The Israel-Gaza conflict rages on and diplomacy has yet to gain in importance


© Reuters. Smoke and flames rise during the Israeli air strikes, while cross-border violence between the Israeli military and Palestinian militants continues in Gaza City on May 14, 2021. REUTERS / Ibraheem Abu Mustafa


By Nidal al-Mughrabi and Rami Ayyub

GAZA / JERUSALEM (Reuters) – Israel has beaten Gaza with air strikes and Palestinian militants fired rockets in Tel Aviv and other cities on Saturday with no sign of an end to their worst escalation since 2014.

A 12-story skyscraper in the Gaza Strip, which houses the offices of the US-based Associated Press and Qatar-based Al Jazeera, as well as other offices and apartments, collapsed Saturday after being hit by Israeli rockets.

The owner of the building had been warned of an imminent Israeli missile attack, a Reuters reporter said, and the building had been evacuated. No injuries were reported.

An AP journalist, unsolicited, confirmed that the building had been destroyed and said all staff were safe but in shock.

The Israeli military did not immediately comment on the strike at the building.

Hamas militants fired rockets at Israel overnight and during the day. Israeli planes hit locations used by Hamas, the Islamist group that rules Gaza, according to the military.

US and Arab diplomats tried to halt conflict for almost a week, but efforts have not yet had any effect.

Palestinians say at least 139 people, including 39 children, have been killed in Gaza since the conflict broke out on Monday.

Israel has reported nine deaths, including two children.

The Israeli bombardment killed more than 15 Palestinians in Gaza overnight and on Saturday, including a woman and four of her children who died when their home was hit in a refugee camp, and five others were also killed.

The Israeli military said of the incident that it hit an apartment in the Beach refugee camp that was being used by Hamas.

In Israel, thousands of Israelis ran for protection. Sirens wailed repeatedly in Tel Aviv on Saturday. A missile hit a residential building in the Ramat Gan suburb of the commercial center, killing a 50-year-old man.

In Gaza, 36-year-old Akram Farouq and his family stormed out of his home after a neighbor told him they had received a call from an Israeli officer warning that their building would be hit.

“We didn’t sleep all night because of the explosions, and now I’m on the street with my wife and children who are crying and shaking,” he said.

The Israeli military said its planes hit rocket launch sites and the homes of Hamas fighters.

In Israel’s coastal city of Ashdod, Mark Reidman investigated the damage to his home from a rocket attack.

“We want to live in peace,” said the 36-year-old, adding that he should try to explain to his three young children “what happened and why this is happening”.

Hamas launched the rocket attack on Monday after tensions over a lawsuit to evict several Palestinian families in East Jerusalem and in retaliation for clashes by Israeli police with Palestinians near the city’s Al-Aqsa mosque, Islam’s third holiest site.

Looking for a CEASEFIRE

Regional and international diplomatic efforts have as yet shown no signs that hostilities have stopped. Egypt, which has led regional efforts, sent ambulances across the Gaza border to take Palestinian victims to Egyptian hospitals.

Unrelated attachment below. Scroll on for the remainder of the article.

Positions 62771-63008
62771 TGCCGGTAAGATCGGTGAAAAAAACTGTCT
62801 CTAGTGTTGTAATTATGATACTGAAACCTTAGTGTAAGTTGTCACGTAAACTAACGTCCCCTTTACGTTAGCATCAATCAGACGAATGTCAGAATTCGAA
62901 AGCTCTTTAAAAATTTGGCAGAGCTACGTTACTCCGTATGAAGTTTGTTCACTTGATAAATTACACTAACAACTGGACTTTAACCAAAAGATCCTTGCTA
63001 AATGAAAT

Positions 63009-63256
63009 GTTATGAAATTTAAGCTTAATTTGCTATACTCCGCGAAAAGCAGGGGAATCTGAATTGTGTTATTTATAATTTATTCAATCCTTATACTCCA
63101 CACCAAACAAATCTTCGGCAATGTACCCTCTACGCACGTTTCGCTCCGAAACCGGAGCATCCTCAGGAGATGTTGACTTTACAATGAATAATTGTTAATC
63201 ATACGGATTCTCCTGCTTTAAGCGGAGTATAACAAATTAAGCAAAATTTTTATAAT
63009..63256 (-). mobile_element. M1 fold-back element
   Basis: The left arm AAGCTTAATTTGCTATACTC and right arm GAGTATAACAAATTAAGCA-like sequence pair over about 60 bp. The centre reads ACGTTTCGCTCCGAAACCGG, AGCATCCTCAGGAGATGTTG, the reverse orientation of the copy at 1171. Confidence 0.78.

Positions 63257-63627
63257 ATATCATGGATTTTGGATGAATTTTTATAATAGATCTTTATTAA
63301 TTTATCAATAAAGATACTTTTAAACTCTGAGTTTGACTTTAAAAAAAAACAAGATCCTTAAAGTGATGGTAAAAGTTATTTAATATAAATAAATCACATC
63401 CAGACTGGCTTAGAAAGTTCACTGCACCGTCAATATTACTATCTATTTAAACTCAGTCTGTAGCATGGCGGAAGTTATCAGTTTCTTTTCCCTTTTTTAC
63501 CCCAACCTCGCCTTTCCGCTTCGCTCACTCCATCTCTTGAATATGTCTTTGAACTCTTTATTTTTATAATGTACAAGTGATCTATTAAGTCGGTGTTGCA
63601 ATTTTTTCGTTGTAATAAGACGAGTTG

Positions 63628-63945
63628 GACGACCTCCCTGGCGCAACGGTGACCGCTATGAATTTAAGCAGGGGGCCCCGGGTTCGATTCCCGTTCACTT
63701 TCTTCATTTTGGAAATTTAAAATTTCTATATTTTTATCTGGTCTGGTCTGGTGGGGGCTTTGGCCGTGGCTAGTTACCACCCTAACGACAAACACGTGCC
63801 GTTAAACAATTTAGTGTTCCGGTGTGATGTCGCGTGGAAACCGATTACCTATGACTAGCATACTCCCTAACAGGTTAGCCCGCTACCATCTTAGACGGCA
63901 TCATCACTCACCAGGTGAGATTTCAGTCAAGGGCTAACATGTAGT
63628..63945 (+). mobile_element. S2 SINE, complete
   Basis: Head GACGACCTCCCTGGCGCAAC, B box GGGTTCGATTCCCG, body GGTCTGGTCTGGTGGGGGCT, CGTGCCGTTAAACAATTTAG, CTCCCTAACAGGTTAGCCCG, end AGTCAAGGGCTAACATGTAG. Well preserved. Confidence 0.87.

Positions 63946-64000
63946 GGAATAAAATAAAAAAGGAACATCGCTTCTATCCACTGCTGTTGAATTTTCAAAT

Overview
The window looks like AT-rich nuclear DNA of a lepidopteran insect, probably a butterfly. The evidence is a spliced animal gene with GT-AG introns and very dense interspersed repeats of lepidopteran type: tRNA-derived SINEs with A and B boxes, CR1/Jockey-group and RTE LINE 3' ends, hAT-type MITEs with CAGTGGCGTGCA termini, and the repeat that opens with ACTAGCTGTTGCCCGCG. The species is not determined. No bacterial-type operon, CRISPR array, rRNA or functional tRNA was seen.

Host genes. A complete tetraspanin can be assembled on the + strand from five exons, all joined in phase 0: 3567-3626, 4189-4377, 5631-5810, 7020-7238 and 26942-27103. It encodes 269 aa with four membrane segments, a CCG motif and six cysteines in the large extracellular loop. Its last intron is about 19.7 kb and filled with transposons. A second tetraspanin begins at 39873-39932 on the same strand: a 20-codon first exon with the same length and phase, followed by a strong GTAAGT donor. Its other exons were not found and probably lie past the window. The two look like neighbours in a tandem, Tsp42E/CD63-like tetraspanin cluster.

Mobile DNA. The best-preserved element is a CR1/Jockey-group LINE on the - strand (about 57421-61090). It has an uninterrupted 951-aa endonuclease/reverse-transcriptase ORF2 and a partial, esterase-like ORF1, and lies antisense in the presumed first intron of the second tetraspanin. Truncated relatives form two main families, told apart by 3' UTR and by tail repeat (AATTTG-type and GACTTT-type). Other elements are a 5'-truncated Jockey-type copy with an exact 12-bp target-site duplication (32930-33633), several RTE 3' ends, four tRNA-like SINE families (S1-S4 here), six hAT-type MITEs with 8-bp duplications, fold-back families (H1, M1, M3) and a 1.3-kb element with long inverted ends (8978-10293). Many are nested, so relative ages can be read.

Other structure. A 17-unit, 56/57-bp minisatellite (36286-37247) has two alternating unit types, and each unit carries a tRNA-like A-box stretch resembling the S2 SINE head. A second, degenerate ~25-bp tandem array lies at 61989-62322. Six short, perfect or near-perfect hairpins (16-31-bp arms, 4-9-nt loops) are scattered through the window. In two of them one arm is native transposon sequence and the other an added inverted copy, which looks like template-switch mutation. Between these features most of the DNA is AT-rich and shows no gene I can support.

US President Joe Biden’s envoy, Hady Amr, deputy deputy secretary for Israel and Palestinian Affairs, arrived in Israel on Friday ahead of a UN Security Council meeting on Sunday. The US embassy said in a statement that the envoy aimed to “reinforce the need to work towards sustained calm”.

The hostilities between Israel and Gaza were accompanied by violence in Israel’s mixed communities of Jews and Arabs. Synagogues were attacked, Arab-owned shops destroyed and street fighting broke out. Israel’s president, who plays a largely ceremonial role, has warned of civil war.

The conflict increases the complexity of Israel’s fragmented politics. It was a blow to opposition attempts to oust Prime Minister Benjamin Netanyahu when a potential right-wing partner broke off coalition talks after the violence broke out. This could mean that Israelis face a fifth election in just over two years.

Palestinian victims also extend beyond Gaza. Palestinians who mark Nakba or “Disaster Day” on May 15 each year – their expulsion in the 1948-1949 war that coincided with the creation of the modern state of Israel – reported 11 deaths after protesters and protesters in the occupied West Bank this week The Israeli forces clashed.

Egypt pushed for a ceasefire so talks could begin, two Egyptian security sources said Friday. Cairo has relied on Hamas and pushed others like the United States to reach an agreement with Israel.

“The mediators from Egypt, Qatar and the United Nations are stepping up contacts with all sides to restore calm, but no agreement has yet been reached,” a Palestinian official said Friday.

The United Arab Emirates on Friday called for a ceasefire and talks and expressed condolences to all victims. In September, the United Arab Emirates and Bahrain became the first Arab states to establish formal relations with Israel in a quarter of a century.

The living conditions for the 2 million people in Gaza are deteriorating. Households only get four hours of electricity a day instead of the usual 12 hours after lines from Israel and the only power plant in Gaza were damaged. The fuel was also running low.

The Israeli military announced on Saturday that around 2,300 rockets had been fired from the Gaza Strip into Israel since Monday, of which around 1,000 were intercepted by missile defense and 380 fell into the Gaza Strip.

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